Biologic therapies to promote fracture-healing such as use of bone morphogenetic proteins (BMPs) are being increasingly employed in multiple clinical scenarios. However, it has been challenging to design therapies that deliver sufficient quantities of protein over a sustained time period. A potential solution is the application of gene therapy that transfers genetic information to host cells at the fracture site, resulting in the continuous and localized production of the desired proteins. This approach has demonstrated tremendous potential in preclinical animal models of fracture-healing. This article will review the current state of gene therapy approaches to fracture-healing with an emphasis on potential clinical applications.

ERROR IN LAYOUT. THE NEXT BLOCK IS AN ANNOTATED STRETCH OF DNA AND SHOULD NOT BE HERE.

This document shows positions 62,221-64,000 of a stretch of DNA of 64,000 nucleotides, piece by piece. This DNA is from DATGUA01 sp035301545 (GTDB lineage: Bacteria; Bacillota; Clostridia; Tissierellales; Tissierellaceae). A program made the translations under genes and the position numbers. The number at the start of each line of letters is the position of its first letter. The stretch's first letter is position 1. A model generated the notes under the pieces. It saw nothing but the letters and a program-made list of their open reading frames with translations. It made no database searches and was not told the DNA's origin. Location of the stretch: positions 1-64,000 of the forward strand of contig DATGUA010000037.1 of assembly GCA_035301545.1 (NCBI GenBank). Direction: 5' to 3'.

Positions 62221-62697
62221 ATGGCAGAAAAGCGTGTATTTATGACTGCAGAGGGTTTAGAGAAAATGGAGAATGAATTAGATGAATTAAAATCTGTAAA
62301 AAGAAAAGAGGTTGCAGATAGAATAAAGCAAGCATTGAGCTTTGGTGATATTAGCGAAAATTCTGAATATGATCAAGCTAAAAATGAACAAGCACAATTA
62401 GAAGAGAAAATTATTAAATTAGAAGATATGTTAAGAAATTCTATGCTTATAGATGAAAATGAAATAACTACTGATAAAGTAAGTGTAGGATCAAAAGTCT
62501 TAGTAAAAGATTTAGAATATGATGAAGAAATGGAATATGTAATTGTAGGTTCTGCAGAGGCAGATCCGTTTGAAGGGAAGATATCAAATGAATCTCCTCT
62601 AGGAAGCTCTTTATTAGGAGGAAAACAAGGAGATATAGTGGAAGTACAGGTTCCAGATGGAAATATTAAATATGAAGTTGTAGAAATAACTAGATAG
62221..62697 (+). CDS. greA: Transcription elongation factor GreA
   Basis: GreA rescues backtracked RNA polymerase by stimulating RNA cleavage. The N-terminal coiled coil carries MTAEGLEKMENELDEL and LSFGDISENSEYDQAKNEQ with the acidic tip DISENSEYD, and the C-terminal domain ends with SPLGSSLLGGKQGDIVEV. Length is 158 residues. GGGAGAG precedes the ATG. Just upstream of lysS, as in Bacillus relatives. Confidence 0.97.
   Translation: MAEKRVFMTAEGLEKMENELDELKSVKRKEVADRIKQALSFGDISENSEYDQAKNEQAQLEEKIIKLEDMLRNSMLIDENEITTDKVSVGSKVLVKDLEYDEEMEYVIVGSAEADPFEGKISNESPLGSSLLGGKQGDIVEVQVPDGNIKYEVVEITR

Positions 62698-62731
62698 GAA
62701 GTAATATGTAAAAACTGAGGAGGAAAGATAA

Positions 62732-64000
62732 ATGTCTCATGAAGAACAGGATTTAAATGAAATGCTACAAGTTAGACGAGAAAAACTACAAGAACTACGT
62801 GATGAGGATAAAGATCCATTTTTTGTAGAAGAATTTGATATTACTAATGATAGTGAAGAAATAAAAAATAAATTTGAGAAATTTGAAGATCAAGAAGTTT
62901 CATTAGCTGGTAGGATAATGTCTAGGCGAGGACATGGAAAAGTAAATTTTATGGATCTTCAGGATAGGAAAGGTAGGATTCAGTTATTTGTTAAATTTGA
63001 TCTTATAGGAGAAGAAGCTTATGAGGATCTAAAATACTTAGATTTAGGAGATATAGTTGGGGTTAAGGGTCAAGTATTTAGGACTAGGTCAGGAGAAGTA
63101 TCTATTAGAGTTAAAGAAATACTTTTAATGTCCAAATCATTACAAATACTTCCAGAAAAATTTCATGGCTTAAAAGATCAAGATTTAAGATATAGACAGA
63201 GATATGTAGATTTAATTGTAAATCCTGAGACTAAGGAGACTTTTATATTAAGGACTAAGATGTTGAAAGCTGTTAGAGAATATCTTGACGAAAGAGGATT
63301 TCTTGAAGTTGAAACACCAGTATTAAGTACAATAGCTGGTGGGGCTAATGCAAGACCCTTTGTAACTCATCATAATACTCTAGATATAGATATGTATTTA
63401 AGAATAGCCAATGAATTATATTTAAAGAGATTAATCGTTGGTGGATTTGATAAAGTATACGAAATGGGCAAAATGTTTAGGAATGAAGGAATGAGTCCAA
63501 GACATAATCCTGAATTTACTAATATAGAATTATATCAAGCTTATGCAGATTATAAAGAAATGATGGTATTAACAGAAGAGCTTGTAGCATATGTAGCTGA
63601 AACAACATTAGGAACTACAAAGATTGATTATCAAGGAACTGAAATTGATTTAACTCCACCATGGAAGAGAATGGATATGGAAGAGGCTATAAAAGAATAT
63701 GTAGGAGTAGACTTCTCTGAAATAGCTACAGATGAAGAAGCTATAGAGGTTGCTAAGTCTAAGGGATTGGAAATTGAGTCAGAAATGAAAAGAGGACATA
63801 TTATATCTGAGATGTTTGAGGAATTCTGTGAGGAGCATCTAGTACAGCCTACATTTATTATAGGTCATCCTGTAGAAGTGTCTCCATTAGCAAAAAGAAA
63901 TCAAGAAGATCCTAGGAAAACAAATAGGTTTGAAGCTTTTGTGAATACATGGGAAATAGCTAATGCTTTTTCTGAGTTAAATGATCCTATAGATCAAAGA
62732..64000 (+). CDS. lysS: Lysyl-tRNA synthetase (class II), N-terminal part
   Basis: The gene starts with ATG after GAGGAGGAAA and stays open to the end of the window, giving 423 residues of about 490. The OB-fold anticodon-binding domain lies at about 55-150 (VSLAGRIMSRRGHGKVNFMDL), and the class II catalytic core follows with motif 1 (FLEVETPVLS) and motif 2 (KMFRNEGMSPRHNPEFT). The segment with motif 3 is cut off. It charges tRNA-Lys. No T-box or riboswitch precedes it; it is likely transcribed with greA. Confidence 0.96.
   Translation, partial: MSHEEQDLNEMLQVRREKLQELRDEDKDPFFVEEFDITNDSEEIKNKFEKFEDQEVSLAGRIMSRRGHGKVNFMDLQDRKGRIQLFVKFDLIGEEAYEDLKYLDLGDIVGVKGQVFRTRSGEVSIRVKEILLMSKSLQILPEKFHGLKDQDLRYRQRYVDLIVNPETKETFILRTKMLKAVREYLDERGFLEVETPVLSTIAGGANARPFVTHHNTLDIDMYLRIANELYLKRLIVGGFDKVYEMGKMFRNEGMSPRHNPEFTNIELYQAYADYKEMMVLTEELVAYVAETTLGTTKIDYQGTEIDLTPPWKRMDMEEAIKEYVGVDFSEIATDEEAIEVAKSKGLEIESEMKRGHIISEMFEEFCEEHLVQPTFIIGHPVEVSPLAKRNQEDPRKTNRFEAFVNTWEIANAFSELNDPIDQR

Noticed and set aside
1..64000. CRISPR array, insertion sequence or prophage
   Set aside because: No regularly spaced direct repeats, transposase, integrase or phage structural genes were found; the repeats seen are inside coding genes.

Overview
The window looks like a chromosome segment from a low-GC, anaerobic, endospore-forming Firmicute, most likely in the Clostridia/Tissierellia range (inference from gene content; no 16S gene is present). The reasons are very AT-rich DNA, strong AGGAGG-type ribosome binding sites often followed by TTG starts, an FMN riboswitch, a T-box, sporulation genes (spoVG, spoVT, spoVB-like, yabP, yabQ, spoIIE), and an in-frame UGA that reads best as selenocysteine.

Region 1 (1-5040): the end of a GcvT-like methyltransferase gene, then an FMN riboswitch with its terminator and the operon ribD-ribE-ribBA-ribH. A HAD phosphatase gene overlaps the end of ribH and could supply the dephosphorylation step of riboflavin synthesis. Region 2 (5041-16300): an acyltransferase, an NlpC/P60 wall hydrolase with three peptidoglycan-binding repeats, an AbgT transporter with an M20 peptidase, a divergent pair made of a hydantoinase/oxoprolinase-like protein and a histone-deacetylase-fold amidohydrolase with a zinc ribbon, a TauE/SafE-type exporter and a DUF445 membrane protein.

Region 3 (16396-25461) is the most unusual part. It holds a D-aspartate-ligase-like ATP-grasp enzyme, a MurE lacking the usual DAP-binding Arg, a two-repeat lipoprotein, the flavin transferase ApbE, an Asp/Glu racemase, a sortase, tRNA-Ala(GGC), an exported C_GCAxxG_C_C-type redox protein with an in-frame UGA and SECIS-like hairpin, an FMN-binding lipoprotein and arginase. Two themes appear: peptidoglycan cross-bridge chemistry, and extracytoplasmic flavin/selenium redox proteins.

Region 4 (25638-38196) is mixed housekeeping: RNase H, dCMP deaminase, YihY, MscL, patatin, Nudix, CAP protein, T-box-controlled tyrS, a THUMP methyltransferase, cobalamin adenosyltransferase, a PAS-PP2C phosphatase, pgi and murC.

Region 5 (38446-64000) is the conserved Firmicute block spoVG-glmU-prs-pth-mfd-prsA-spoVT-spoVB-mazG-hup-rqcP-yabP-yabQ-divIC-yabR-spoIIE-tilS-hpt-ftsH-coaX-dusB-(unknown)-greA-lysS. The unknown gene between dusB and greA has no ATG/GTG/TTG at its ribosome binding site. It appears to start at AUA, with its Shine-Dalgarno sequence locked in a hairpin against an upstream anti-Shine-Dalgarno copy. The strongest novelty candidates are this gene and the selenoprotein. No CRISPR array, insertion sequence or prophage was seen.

Disclosure: In support of their research for or preparation of this work, one or more of the authors received, in any one year, outside funding or grants in excess of $10,000 from the National Institutes of Health Musculoskeletal Transplant Foundation. Neither they nor a member of their immediate families received payments or other benefits or a commitment or agreement to provide such benefits from a commercial entity. Commercial entities (DePuy, Inc.; Amgen, Inc.; and Arthrex, Inc.) paid or directed in any one year, or agreed to pay or direct, benefits in excess of $10,000 to a research fund, foundation, division, center, clinical practice, or other charitable or nonprofit organization with which one or more of the authors, or a member of his or her immediate family, is affiliated or associated.
- Copyright © 2008 by The Journal of Bone and Joint Surgery, Incorporated
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